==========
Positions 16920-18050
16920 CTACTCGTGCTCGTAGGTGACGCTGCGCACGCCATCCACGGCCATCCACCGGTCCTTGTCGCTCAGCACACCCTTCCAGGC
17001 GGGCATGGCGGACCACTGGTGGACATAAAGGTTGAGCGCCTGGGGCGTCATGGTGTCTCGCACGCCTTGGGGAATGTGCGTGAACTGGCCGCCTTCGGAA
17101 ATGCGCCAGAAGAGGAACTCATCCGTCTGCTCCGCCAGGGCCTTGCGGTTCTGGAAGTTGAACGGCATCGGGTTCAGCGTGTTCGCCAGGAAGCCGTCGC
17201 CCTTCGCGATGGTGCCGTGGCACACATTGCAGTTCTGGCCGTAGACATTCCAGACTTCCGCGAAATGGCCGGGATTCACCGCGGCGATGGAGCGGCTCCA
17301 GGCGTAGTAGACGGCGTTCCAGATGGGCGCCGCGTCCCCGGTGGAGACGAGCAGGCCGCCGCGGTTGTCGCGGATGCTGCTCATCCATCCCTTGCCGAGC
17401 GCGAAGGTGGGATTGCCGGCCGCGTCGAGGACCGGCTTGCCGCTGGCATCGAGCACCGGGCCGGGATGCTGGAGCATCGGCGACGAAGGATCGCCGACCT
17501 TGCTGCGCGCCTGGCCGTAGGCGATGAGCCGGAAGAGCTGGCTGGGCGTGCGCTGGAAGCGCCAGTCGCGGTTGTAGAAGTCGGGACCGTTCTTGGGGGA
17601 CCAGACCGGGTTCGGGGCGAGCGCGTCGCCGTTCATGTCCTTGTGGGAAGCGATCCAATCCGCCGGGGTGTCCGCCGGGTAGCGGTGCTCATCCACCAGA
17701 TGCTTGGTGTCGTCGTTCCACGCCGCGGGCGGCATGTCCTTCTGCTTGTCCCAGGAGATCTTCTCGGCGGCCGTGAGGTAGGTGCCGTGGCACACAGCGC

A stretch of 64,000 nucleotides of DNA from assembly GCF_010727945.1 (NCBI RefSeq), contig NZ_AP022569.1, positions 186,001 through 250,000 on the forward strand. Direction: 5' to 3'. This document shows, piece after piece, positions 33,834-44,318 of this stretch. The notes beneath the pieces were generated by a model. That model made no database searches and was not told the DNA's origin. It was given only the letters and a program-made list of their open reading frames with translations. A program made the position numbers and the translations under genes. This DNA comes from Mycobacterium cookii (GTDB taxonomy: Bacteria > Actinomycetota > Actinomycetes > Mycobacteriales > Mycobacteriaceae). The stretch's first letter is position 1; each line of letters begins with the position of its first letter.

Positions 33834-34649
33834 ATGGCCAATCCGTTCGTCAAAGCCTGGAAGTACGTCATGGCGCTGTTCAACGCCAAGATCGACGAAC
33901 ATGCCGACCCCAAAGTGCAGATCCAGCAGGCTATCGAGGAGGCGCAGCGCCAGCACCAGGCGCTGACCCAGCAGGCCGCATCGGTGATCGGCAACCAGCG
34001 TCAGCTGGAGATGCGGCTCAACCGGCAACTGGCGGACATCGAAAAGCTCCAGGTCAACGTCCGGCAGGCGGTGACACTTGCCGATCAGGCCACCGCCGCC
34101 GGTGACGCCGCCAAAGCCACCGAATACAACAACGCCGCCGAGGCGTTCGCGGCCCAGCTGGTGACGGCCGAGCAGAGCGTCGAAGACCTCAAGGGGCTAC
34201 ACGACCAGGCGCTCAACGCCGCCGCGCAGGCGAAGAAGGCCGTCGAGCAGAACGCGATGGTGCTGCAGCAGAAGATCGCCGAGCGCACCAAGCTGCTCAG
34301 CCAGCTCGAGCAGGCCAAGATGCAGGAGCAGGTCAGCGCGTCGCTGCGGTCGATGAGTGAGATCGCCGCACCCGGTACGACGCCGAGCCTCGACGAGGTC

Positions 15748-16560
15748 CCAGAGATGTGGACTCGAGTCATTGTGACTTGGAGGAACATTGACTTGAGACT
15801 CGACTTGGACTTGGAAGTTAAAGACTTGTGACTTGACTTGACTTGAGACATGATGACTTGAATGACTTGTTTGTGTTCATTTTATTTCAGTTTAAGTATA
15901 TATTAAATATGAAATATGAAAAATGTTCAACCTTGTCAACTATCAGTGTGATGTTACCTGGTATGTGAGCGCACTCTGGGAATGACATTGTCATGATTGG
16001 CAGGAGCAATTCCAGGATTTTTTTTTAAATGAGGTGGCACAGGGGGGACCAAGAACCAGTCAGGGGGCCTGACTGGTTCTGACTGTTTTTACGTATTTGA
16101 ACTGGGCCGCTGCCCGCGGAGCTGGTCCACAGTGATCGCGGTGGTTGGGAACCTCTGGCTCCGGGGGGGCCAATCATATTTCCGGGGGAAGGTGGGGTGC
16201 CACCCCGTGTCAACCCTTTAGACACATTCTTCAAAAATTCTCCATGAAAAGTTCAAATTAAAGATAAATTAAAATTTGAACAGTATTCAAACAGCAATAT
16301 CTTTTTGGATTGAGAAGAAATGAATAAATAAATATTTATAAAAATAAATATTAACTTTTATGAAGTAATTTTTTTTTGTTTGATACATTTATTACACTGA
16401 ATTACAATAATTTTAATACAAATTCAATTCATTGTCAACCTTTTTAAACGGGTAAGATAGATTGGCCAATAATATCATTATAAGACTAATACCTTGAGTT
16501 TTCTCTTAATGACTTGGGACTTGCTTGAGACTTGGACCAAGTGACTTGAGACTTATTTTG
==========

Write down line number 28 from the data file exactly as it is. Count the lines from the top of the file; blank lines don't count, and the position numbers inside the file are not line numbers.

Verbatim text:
16501 TTCTCTTAATGACTTGGGACTTGCTTGAGACTTGGACCAAGTGACTTGAGACTTATTTTG